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Antineuronal antibodies in OCD: comparisons in children with OCD-only, OCD+chronic tics and OCD+PANDAS.
|Title||Antineuronal antibodies in OCD: comparisons in children with OCD-only, OCD+chronic tics and OCD+PANDAS.|
|Publication Type||Journal Article|
|Year of Publication||2009|
|Authors||Gause C, Morris C, Vernekar S, Pardo-Villamizar C, Grados MA, Singer HS|
|Journal||Journal of neuroimmunology|
|Date Published||2009 Sep 29|
Autoimmunity associated with a streptococcal infection has been proposed as a pathogenic mechanism for obsessive-compulsive disorder (OCD) in children. Antibrain antibody profiles were compared in children with OCD-only (n = 13; 14.1 +/- 3.1 years), OCD+PANDAS (n = 20; 11.3 +/- 1.5 years), OCD+Chronic Tic Disorder (n = 23; 13.4 +/- 3.5 years), and controls (n = 29; 12.4 +/- 2.4 years) using ELISA (orbitofrontal (OFC) and dorsolateral prefrontal cortex (DLPFC), caudate (CD), cingulate gyrus (CG)), immunoblotting (four regions plus putative antigens), and immunohistochemistry. ELISA and immunohistochemistry showed no differences among groups. Immunoblot showed that a greater percentage of individuals in the OCD+PANDAS cohort had reactive bands at 27 kDa (CD, CG, DLPFC), 36 kDa (CD), and 100 kDa (CD, OFC) and increased peak height at 67 kDa (all regions). Immunoblotting studies using the putative antigens (pyruvate kinase M1, aldolase C, alpha- and gamma-enolase) did not differ among groups. ASO titers were similar in all groups and did not correlate with immunoassays. It remains controversial whether childhood OCD is associated with autoimmune mechanisms.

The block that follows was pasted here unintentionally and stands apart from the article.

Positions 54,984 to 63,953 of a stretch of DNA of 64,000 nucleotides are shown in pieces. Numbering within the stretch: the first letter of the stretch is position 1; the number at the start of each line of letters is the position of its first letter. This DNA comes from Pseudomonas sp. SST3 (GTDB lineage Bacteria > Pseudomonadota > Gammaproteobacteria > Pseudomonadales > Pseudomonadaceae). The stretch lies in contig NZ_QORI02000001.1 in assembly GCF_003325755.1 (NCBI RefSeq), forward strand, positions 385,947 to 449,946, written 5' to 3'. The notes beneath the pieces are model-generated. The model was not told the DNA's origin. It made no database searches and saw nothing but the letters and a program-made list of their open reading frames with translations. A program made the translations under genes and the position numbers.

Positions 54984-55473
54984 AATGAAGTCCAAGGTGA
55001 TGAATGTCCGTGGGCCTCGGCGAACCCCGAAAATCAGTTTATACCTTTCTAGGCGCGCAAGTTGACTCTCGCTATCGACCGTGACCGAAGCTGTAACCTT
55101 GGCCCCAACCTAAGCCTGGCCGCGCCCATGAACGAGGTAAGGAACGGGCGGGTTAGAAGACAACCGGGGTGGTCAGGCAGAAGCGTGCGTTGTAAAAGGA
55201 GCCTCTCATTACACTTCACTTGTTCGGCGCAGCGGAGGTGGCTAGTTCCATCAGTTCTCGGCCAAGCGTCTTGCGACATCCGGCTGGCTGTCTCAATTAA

|Alternate Journal||J. Neuroimmunol.|